For Annika Nurttila, spring 2021 was a flurry of activity. In April she retired as head of section after a long career with the Finnish Food Authority.
In May she underwent knee surgery. During her recovery, she had time to read, listen to audiobooks, watch documentaries – and think about things.
All this eventually led her to become a University of Helsinki donor.
A transformative experience for Nurttila was David Attenborough’s book on solutions to nature loss, A Life on Our Planet (2020). In the days and weeks following her surgery, Nurttila lounged on the sofa listening to the audiobook version narrated by the author himself.
People often talk of nature loss in a sombre tone – it is a serious topic after all.
“But Attenborough’s book uses lots of examples to explain what we can do to slow down and prevent nature loss. To put it in drastic terms, I had an ecological awakening,” she says.
A new relationship to material things
The year before, Nurttila had begun to reconsider her relationship with material things. She had moved from Helsinki back to her childhood hometown of Espoo.
“I’d lived in Helsinki for almost 40 years. When I moved, I got rid of lots of unnecessary things and began to reflect on the kind of presents I’d like to give my loved ones in the future.”
Nurttila has a large family: three adult children, six grandchildren and one step-grandchild. She has been in the habit of giving presents to not only them, but also her friends and ‘co-grandparents’, or the other grandparents of her grandchildren.
But after listening to Attenborough’s book, buying Christmas presents felt impossible.
“I decided that rather than buying my co-grandparents something, I would give them hope for the future of our grandchildren. Like me, they already have homes full of things.”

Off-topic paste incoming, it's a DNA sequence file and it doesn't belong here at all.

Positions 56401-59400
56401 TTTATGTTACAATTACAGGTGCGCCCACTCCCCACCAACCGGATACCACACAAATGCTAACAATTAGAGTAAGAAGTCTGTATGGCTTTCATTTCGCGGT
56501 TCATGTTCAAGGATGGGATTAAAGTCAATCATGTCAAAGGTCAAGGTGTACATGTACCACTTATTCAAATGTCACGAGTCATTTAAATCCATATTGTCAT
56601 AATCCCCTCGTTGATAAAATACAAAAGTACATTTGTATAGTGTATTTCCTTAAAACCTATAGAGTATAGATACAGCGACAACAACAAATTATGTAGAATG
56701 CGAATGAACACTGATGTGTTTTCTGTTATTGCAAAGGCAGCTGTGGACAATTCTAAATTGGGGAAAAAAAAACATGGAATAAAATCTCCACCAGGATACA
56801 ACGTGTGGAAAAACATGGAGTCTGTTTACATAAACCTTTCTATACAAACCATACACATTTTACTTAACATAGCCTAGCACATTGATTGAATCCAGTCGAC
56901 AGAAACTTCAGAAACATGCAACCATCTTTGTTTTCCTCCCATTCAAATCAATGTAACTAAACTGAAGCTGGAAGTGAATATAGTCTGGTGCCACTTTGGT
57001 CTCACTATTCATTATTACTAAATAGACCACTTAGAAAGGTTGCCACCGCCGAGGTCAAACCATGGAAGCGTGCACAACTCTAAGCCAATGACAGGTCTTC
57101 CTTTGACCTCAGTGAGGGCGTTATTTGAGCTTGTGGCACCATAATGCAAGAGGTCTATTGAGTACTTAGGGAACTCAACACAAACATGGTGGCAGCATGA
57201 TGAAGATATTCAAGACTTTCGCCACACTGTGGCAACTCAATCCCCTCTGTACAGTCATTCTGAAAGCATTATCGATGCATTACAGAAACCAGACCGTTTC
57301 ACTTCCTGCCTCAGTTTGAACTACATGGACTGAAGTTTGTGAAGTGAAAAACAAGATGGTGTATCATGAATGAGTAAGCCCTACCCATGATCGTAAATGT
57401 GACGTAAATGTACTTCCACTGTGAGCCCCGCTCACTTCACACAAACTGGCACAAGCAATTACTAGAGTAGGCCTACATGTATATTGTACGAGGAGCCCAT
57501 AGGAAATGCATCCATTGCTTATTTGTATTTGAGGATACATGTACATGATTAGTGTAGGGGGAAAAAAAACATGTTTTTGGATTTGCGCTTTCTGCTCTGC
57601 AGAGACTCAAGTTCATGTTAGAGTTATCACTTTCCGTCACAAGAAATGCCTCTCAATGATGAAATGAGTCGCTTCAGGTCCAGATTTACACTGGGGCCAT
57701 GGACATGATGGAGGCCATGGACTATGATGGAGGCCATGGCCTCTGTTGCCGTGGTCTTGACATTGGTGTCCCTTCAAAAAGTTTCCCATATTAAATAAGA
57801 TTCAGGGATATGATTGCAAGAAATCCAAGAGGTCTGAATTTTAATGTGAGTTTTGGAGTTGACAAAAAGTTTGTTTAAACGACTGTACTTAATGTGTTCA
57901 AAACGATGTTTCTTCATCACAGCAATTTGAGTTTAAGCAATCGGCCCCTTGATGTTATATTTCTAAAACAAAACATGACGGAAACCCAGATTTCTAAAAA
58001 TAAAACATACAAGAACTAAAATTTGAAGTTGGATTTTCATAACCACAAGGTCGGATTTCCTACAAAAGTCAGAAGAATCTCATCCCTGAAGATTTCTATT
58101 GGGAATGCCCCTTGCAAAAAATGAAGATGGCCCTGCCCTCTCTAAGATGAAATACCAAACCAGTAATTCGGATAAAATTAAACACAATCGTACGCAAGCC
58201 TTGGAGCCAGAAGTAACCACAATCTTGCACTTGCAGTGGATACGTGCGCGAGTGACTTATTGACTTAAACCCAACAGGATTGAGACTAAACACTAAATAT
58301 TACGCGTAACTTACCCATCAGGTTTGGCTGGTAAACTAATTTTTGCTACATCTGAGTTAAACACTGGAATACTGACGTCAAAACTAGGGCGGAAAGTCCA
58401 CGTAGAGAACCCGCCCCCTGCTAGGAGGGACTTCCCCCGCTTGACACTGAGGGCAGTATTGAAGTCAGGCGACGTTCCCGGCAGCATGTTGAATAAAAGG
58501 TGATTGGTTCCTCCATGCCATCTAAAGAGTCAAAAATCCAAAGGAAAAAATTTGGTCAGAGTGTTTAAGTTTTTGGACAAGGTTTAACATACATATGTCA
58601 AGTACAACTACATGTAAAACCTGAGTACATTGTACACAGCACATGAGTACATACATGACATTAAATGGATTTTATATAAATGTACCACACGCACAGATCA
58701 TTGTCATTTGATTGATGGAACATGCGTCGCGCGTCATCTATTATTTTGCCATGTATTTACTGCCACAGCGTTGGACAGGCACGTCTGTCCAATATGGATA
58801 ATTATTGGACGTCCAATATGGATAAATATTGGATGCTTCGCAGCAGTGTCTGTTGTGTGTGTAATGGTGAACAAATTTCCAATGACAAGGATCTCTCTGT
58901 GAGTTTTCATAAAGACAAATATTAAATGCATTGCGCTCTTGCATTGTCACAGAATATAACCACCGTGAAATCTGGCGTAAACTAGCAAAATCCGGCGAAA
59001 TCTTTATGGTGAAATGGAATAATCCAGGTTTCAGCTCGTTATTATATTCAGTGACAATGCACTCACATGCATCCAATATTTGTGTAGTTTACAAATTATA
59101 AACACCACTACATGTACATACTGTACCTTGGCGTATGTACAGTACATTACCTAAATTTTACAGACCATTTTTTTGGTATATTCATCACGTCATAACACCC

Nurttila decided that the way to give hope was to donate money to a good cause. When she came across the Giving Day fundraising campaign for University of Helsinki research on nature loss, she knew it was the one for her.
“It was a real eureka moment: this is it! It was comforting to think that even a pensioner like myself could make a small contribution to an important cause.”
Passionate belief in the power of research
Donating to research on nature loss was a choice very much in line with Nurttila’s values. Research knowledge and its versatile use were key features of her old job too.
“Throughout my career, I pursued work that gave me the chance to influence social issues. For a long time, I also supervised highly experienced and qualified specialists.”
Nurttila describes herself as an inquisitive person who is curious about how things work. She says that these qualities led her to study nutrition science at university.
Nurttila came across the discipline by chance as she was considering her options and thought it seemed like an “interesting interdisciplinary human science”. She graduated with a Master of Science (Agriculture and Forestry) from the University of Helsinki in 1981 and qualified as a nutritionist in 1985.
Her relationship to nature was strongly influenced by her childhood in the Soukka district of Espoo, where she lived until her early 20s.
Back then, Soukka was a largely untouched rural village at the end of a gravel road close to the coastline.
“I liked to venture down to a nearby stream to smell the lesser butterfly-orchid growing there. House martins used to whizz around outside our house.”
Urbanisation of the area really took off when Nurttila was 10 years old. She remembers how saddening it was that the plants and animals she had come to know as a child gradually began to disappear. As a donor, she now wishes to contribute to not only stopping nature loss, but also ensuring biodiversity.
Last Christmas, Nurttila wrote her family and friends letters, explaining she had made donations in their name.
“It set off a nice chain reaction. The other grandparents of my grandchildren said they were going to follow my example.”
One of Nurttila’s children noted emphatically how a donation to slow nature loss is the only way to make a real difference for future generations.
“It may sound a bit simplistic, but there’s a grain of truth in it. If we don’t act now, will our grandchildren even know the world as we know it?” Nurttila asks.